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Effect of anti-immunoglobulin E on nasal inflammation in patients with seasonal allergic rhinoconjunctivitis


Prof. Dr med. S. Zielen, University Children's Hospital, Theodor-Stern-Kai 7, D-60590 Frankfurt am Main, Germany.


Background Binding of allergens to IgE on mast cells and basophils causes release of inflammatory mediators in nasal secretions.

Objective The combined effect of specific immunotherapy (SIT) and omalizumab, a humanized monoclonal anti-IgE antibody, on release of eosinophilic cationic protein (ECP), tryptase, IL-6, and IL-8 in nasal secretion was evaluated.

Methods Two hundred and twenty five children (aged 6–17 years) with a history of seasonal allergic rhinoconjunctivitis induced by birch and grass pollen were randomized into four groups: either birch- or grass-pollen SIT in combination with either anti-IgE or placebo. Complete sets of nasal secretion samples before treatment Visit 1 (V1), during birch- (V2) and grass (V3)-pollen season and after the pollen season (V4) were collected from 53 patients.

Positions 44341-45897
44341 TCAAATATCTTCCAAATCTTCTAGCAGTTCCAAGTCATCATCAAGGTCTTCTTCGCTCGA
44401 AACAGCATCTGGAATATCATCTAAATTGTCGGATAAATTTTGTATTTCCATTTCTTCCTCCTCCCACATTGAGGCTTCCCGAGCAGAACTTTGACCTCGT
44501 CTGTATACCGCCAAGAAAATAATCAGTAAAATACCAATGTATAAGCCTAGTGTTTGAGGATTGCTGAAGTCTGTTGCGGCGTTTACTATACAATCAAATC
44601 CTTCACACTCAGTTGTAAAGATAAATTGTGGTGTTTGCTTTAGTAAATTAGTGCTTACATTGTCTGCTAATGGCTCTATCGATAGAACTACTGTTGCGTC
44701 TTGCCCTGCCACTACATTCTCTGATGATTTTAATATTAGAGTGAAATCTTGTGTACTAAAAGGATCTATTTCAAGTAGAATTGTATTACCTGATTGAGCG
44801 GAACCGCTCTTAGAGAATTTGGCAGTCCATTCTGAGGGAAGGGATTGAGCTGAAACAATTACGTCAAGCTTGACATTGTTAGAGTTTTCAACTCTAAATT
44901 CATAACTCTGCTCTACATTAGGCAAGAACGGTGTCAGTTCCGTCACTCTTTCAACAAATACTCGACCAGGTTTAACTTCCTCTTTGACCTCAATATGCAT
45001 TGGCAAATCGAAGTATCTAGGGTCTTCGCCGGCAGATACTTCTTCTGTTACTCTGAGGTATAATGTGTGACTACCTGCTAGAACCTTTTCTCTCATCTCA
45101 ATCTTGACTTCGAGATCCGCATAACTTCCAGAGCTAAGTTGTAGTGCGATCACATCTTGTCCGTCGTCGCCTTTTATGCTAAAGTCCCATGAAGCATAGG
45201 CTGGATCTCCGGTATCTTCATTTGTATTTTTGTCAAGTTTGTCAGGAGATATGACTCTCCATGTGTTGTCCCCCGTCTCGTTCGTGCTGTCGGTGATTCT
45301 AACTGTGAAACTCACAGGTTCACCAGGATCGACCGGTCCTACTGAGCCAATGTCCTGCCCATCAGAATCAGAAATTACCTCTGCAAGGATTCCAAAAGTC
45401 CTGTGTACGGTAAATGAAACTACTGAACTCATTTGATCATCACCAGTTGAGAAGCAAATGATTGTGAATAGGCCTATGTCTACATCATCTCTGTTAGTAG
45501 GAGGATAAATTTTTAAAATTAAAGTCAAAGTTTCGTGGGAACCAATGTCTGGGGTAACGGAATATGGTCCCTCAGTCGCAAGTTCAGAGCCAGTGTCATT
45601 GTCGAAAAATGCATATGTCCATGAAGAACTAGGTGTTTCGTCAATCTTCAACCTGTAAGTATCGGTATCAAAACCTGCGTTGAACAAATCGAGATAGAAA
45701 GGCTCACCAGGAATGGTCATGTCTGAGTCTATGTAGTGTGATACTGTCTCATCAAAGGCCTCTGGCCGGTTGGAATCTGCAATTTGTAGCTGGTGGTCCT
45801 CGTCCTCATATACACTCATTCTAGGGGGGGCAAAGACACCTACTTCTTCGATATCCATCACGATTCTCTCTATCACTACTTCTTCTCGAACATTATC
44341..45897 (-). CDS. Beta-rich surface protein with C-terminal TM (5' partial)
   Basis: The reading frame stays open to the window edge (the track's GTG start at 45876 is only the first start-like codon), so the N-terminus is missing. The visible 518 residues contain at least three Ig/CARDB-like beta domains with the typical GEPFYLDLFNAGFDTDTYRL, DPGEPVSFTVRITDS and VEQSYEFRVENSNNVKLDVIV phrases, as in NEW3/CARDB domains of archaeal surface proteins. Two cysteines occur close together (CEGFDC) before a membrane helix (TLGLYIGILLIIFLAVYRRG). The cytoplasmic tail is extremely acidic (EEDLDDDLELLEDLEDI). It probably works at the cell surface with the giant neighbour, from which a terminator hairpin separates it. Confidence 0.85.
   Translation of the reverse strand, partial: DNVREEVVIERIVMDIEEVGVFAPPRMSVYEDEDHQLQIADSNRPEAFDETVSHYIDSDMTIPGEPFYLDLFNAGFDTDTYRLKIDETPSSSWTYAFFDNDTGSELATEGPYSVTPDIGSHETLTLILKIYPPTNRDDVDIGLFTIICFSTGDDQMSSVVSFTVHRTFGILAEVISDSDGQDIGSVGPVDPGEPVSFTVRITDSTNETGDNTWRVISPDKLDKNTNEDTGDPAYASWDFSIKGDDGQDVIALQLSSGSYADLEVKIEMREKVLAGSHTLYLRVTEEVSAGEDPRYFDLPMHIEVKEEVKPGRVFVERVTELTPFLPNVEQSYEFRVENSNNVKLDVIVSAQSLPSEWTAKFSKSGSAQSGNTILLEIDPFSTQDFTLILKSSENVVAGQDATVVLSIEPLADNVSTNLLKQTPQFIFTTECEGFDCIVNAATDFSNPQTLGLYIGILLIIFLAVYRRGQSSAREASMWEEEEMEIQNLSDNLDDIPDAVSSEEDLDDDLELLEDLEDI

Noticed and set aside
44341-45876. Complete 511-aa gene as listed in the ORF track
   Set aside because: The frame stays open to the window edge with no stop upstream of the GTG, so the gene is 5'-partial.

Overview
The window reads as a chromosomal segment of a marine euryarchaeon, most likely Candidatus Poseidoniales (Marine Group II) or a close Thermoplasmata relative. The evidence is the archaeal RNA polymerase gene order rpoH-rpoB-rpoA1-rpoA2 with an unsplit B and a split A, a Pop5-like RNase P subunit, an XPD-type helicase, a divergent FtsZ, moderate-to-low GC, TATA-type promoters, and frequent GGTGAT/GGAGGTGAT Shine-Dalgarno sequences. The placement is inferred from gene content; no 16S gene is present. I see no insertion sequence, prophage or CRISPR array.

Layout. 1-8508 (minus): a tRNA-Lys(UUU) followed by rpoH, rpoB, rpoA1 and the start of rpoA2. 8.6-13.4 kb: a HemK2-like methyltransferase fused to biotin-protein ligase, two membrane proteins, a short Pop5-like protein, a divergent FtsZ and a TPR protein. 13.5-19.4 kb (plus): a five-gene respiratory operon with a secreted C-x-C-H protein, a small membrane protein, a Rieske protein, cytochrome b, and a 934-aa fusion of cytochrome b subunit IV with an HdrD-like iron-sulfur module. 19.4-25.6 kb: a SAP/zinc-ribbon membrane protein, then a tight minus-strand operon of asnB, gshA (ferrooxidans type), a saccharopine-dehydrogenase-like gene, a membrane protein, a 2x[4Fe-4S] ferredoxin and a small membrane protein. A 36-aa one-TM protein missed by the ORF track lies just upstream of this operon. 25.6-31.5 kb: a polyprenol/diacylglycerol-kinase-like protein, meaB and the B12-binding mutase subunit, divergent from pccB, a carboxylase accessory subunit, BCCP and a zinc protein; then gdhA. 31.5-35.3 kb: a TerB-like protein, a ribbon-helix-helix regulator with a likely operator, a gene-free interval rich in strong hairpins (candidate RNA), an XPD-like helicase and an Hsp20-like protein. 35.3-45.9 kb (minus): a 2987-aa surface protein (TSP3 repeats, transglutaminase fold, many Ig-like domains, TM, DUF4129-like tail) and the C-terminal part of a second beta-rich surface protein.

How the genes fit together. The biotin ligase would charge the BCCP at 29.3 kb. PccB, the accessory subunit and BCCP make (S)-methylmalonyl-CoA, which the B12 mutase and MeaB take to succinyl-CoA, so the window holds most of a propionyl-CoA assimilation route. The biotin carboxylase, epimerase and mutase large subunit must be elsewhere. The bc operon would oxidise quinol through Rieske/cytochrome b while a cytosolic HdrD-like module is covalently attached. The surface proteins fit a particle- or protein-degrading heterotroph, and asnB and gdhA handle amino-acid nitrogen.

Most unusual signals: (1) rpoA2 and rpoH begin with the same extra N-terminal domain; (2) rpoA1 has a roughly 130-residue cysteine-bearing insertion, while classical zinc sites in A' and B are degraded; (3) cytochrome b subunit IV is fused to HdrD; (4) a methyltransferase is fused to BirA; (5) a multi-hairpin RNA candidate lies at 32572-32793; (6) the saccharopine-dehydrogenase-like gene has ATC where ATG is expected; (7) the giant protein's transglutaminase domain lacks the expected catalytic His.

Results A significant reduction in tryptase only was seen in the anti-IgE-treated group at V2 (P<0.05) and V4 (P<0.05) compared with the placebo group. During the pollen season, patients with placebo showed an increase of ECP compared with baseline (V2: +30.3 μg/L; V3: +134.2 μg/L, P< 0.005; V4: +79.0 μg/L, P< 0.05), and stable levels of tryptase, IL-6 and IL-8. Treatment with anti-IgE resulted in stable ECP values and a significant decrease of tryptase compared with V1 (baseline): V2: −80.0 μg/L (P< 0.05); V3: −56.3 μg/L, which persisted after the pollen season with V4: −71.6 μg/L (P< 0.05). After the pollen season, a decrease of IL-6 was observed in both groups (V4 placebo group: −37.5 ng/L; V4 anti-IgE group: −42.9 ng/L, P< 0.01).

Conclusion The combination of SIT and anti-IgE is associated with prevention of nasal ECP increase and decreased tryptase levels in nasal secretions.

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